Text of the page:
Measles outbreak at Disneyland linked to non-vaccinations

Health officials fear thousands may have been exposed to the measles at Disneyland and Disney California Adventure last month. Most of those who got the disease were not vaccinated against it.

With tens of thousands of visitors from around the world -- in close contact -- every day, the "Happiest Place on Earth" was an ideal place for the highly contagious disease to spread, according to epidemiolgist, Dr. Mark Zahn.

"You can be reasonably near someone, or breathe it in over time and you can become infected," said Zahn.

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A measles outbreak is being blamed on a lack of vaccinations in Orange County, Calif.

CBS News

Measles infections in the U.S. skyrocketed last year, with 610 cases reported. That's the highest number since 2000, when the disease that causes a rash, high fever and red, watery eyes was considered to have been eliminated. The CDC says the increase is tied to a decline in child vaccinations.

"The biggest concern is you're gonna have the potential for more outbreaks," said Zahn.

Disneyland is located in Orange County, Calif., which reported the highest rate of measles in the state last year. It's also home to some of the state's highest numbers of unvaccinated children. Of the 20 people infected by the current outbreak, at least 15 were not vaccinated.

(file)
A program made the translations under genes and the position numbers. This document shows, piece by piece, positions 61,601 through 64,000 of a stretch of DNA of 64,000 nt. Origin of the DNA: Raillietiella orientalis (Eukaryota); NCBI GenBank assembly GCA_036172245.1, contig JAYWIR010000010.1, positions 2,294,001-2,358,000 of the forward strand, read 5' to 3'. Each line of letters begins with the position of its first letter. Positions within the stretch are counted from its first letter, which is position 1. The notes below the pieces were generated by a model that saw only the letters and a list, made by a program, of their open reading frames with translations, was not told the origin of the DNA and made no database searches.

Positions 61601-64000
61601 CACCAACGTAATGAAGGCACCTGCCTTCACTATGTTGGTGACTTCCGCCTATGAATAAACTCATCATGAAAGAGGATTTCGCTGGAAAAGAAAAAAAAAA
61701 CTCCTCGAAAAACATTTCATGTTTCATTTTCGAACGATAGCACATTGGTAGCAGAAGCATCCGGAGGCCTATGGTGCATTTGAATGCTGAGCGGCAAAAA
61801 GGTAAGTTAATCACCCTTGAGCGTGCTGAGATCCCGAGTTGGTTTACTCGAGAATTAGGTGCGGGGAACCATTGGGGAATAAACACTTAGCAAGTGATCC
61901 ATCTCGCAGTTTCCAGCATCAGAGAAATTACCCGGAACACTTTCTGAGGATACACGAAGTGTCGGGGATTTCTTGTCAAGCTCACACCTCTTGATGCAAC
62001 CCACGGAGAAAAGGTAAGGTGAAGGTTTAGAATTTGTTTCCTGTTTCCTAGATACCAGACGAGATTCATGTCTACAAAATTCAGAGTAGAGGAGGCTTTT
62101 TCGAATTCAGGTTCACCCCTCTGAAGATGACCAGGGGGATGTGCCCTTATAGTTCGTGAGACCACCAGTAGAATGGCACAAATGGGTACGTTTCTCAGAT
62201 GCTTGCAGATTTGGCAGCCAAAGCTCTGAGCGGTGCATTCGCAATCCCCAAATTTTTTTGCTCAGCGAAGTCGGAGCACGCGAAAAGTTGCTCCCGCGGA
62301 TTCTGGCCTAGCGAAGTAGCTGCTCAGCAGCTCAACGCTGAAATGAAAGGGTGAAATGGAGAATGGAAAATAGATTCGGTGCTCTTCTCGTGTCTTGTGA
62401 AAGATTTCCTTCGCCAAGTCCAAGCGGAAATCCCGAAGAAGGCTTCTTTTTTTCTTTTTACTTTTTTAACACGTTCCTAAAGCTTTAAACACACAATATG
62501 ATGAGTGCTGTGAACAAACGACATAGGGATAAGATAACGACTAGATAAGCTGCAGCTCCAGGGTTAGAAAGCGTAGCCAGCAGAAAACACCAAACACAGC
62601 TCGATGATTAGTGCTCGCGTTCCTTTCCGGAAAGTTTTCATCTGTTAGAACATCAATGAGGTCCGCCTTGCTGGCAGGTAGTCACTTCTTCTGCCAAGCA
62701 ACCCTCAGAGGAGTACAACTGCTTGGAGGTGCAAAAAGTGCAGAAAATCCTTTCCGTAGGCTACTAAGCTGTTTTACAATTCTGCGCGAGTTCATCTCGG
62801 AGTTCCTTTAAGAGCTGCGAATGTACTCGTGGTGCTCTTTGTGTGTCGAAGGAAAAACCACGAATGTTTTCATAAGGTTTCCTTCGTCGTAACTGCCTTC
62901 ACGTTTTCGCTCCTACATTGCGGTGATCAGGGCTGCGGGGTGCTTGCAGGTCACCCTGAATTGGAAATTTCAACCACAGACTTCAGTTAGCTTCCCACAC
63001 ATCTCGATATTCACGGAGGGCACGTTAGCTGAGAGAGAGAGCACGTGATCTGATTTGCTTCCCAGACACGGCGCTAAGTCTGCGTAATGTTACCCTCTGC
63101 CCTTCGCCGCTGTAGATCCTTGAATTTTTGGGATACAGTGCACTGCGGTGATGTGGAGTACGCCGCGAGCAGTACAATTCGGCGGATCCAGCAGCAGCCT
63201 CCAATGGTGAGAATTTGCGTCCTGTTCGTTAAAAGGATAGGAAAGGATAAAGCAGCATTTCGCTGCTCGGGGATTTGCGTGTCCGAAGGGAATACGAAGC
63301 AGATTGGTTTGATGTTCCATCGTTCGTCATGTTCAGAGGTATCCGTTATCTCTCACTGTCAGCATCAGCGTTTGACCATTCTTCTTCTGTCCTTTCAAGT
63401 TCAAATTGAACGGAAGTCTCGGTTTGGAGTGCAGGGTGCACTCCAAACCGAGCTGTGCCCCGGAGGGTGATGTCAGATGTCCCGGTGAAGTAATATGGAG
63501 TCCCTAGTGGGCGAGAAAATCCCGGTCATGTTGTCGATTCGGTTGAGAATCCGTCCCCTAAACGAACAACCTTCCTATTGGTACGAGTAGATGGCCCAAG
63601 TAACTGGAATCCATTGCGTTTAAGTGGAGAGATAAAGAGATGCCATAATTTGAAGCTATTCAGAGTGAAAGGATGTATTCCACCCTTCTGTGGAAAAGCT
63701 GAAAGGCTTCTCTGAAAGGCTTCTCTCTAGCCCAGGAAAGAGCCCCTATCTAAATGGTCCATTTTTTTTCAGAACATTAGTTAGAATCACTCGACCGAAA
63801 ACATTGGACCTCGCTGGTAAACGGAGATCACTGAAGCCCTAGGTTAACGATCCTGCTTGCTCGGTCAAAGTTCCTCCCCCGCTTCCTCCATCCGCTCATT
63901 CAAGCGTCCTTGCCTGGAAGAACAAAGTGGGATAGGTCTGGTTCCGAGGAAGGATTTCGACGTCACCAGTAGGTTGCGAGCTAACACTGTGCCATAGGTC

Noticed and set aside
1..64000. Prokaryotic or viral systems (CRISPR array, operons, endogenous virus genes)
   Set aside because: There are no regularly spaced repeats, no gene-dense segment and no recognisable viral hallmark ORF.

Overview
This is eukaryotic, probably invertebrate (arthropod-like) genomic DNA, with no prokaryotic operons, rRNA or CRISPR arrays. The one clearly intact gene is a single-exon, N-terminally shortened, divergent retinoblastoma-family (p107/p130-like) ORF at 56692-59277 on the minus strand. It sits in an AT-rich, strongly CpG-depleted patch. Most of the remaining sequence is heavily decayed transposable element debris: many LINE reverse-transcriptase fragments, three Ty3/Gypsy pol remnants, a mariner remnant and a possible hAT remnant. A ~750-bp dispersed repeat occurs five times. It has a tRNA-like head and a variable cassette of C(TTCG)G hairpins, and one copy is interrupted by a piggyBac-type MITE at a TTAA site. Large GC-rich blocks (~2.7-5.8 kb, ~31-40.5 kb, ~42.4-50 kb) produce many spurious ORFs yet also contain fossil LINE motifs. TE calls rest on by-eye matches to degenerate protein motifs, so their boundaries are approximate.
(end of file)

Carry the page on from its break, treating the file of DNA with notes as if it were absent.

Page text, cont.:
Orange County pediatrician Dr. Bob Spears is part of a small minority in the medical community that tells parents vaccinations are not always necessary.

Although a doctors responsibility may be to give parents the best medical science can offer, Spears says "you have to discuss the pros and the cons and most doctors only discuss the pros."

The CDC says the risk of a serious allergic reaction to vaccines is less than one in a million. Still, when CBS News spoke to Dr. Sears last summer, he said half of his patients choose not to vaccinate.

"Parents just don't fear the diseases anymore and parents also don't want their child to have a bad side effect," he said.

Rebecca Estepp stopped vaccinating her children after her son had a severe reaction. She encourages other parents to think twice.

"I think what parents are wanting are choices," said Estepp. "They know they are taking this risk and that their child may be susceptible to some of the infectious diseases out there."

Most doctors say the Disneyland outbreak should be a wake-up call.